Today was the first day back at school, and I was debriefing Ayelet, our younger daughter, about the day's experience.
"Abba, the rav said that the gemara says something that, if the chachamim hadn't said it, no one else could have said it"
"What was that, Ayelet?" I wondered.
"They said that, 'because of the sin of profanity, choice young men die!'"
Ayelet was very upset because, well, she's Ayelet, a very sensitive young lady, whose brother happens to be one of those choice young serving in the IDF right now. She was shocked, she said, but now she wanted to make a sign of that teaching and hang it over her bed.
"But you don't have a problem with that, Ayelet", I reminder her.
"Sometimes, Abba, I call someone "m'fager" (= "REtard" of my youth)
"Well, I think it's a good idea to put up a blank poster on which you can hang a saying and then take it down after a while and a put a new one up". Quick thinking saves what's left of the paintjob and avoids the feeling of being peered down upon by a moralizing brow every time I'd walk into that room.
We looked up the saying together to locate its source (Shabbat 33a), and indeed, that's much of what it says there - the rest isn't any less choice. But it got me thinking about the notion of profanity itself. The English word comes from a Greek root meaning, "before [i.e., outside] the temple". In other words, beyond the sphere of religious ritual. Indeed, the word profane used to function no much differently than the word "secular" does today. Profane, then, is "that which is not relgious", not far from "vulgar", which originally meant "common".
The Hebrew term, however, used in the quote Ayelet brought home and ever since is, with slight variations, "nibul hapeh", which translates into English as the cumbersome, "making a carcass out of the mouth". Now this intrigues me for several reasons:
- When the Torah describes the making of the first human being in Bershit [Genesis] 2:7, it states, "and He blew into his nostrils the soul-breath of life, and the man became a living being. Those Hebrew words, "nefesh chayah", are rendered by Onkylos as "ruach memalela", speaking wind/spirit. Note this definitive characterization of the human enterprise: living being = speaking wind/spirit. The mouth, then, engaged in the act of communication, is the instrument of life, moderating it's flow, shaping the raw potential of sound waves into the realized life-expression of speech in an act which, at once, conveys and evokes response: life calls forth life.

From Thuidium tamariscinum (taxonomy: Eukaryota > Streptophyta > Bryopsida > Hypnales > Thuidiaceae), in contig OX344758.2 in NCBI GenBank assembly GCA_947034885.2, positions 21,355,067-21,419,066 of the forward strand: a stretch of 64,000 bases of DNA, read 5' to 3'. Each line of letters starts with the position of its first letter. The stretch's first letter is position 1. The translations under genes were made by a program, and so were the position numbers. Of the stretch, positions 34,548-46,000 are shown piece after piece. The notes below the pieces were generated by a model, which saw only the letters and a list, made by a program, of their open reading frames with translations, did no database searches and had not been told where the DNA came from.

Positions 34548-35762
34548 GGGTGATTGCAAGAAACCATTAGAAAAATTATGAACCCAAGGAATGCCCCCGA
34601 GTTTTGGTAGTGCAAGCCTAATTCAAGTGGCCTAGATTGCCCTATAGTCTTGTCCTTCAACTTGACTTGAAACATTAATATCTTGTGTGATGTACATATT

- N'velah, or carcass, is a term not reserves primarily for the dead body of an animal found in the field. Rather, in its classical Halachic usage, it refers to the result of improper slaughter. A perfectly good, potentially Kosher and consumable animal can be rendered n'velah, or carcass, by the slip of a knife: its meat forbidden, it conveys impurity.
Profanity means to be shocking, to be violent, to stop the action. In the flow of life that is human interaction, it is an attempt not only to capture the moment, but to take it captive, to rule over the situation, to mount it trophylike on the wall of one's pride. Profanity kills speech.
There is something that would be amusing if it weren't so upsetting about profanity: it claims its place as the ultimately powerful expressive act of speech, when, in fact, it actually SAYS NOTHING! There is no content, no real communication, only violence, insult, dehumanization, degradation. The process of creating the human has been reversed, and the divine breath withdrawn. The mouth has rendered itself a carcass!!
Ironically, the stark, overstated violence of the warning issued by the Talmudic statement, "because of the sin of profanity, choice young men die", borders on the profane itself, and Ayelet's rav recognized this implicitly by saying, "if the chachamim had not said this themselves, no one else could have said it". Could it be that the chachamim couched the warning about the spiritually deadly consequences of engaging in profanity in a manner all too embodying of that warning, to drive the point home viscerally? Ayelet's recoiling from the teaching certainly indicates this, and I would be a "m'fager" if I didn't agree...